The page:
For a good many folks, these will be the gateway drugs to a more connected life. The answer to "What's all the fuss about?" when it comes to these commercials. Asking everyday questions. Getting everyday answers. Setting reminders and timers and — well, how about that — making what the old folks refer to as "phone calls," though there need not be a phone in sight. And, yes, these little speakers can control all the things.
Amazon Echo Dot vs. Google Home Mini — inside and out
Let us first consider the form.
Google Home Mini is a doughnut of a device. Or a squished pillow, if you will, clad in Google's favorite new texture — fabric. It measures 3.86 inches in diameter, and 1.65 inches high. Inside you'll find "360 sound" (though, again, some of us old folks would say sound transits more dimensions than that) from a 40mm driver.
Amazon Echo Dot is, by conventional wisdom, a hockey puck. It's a little smaller, at 3.3 inches in diameter, and 1.3 inches tall. It's less shapely, with its vertical sides and decidedly plastic finish. Amazon lists the speaker as 15.24mm.
That discrepancy — 40mm for Google's speaker compared to 15.24 for Amazon's — almost sounds like a typo. But when you take a look inside the dough and the puck — as Justin Alvey of Birdi did in a great Medium post, you can clearly see the difference. Google's looks like a traditional speaker, just tiny. And Amazon's looks like ... a piece of plastic that apparently can emit sound.
Not that it matters, though — you'll never see either one unless you bite into the doughnut or crack open the puck.
No, back to our original question. How do they sound? The answer for both is "not great."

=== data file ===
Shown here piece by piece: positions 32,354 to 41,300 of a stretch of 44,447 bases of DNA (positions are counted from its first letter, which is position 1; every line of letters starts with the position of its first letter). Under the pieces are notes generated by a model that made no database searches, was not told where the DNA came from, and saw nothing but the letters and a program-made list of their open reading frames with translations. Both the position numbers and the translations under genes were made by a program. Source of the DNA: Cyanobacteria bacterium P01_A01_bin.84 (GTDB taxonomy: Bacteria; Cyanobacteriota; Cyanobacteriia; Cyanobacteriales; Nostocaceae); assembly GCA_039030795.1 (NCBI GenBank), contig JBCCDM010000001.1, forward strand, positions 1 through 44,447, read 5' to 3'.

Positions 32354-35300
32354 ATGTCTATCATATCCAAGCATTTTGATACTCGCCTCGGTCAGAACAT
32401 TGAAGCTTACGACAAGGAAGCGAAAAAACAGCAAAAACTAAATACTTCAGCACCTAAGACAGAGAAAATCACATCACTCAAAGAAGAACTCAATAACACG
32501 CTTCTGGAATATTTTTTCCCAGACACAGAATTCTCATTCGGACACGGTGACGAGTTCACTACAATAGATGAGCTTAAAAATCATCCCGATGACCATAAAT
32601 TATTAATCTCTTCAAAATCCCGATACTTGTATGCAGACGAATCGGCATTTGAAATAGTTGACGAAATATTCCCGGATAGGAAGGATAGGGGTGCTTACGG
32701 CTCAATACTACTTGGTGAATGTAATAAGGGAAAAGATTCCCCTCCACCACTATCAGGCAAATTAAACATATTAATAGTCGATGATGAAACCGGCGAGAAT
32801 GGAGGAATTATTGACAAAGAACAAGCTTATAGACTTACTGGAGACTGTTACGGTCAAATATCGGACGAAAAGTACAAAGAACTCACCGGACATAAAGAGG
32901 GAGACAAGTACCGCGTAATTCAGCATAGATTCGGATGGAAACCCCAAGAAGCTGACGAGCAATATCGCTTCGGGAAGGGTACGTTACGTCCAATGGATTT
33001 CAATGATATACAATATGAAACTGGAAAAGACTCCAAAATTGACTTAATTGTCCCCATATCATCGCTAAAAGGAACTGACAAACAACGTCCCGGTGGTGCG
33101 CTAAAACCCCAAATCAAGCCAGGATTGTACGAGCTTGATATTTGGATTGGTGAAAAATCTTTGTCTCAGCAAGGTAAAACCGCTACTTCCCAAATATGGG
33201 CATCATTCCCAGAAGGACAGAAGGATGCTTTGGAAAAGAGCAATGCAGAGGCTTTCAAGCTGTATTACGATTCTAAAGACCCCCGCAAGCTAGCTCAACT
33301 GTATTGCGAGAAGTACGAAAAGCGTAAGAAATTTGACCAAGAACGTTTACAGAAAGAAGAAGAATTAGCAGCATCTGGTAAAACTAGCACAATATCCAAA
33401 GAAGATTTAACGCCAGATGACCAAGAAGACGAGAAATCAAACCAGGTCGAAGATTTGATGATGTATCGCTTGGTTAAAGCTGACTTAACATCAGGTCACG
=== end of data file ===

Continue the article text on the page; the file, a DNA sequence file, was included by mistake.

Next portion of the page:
That's not surprising at all, of course. These are tiny speakers. They're not going to sound great. They were never going to sound great. You'll get better audio out of a lot of phones than you will the pillow or the puck, especially if you're thinking about listening to music. No, if you want to go that route, connect to a real speaker via Bluetooth, or the Echo Dot's 3.5mm audio jack.
But, OK. Back to our original question. Which one sounds better?
Which one wins? Google Home Mini
The specs don't lie. Google Home Mini has a larger, more traditional speaker. And it simply sounds better than the Amazon Echo Dot. That's true for speech, which has a more rich tone overall, according to my ear holes. (Your auditory perception may vary depending on how many years you spent in front of a Marshall half-stack.)
And it's also true for music. Echo Dot has a more consistent sound on that front — that is, it's universally not great. There's more range in Google Home Mini, though, and it shows — erm, sounds. I can easily tell which one I'd want to listen to tunes through (if forced), and Google wins, hands down.
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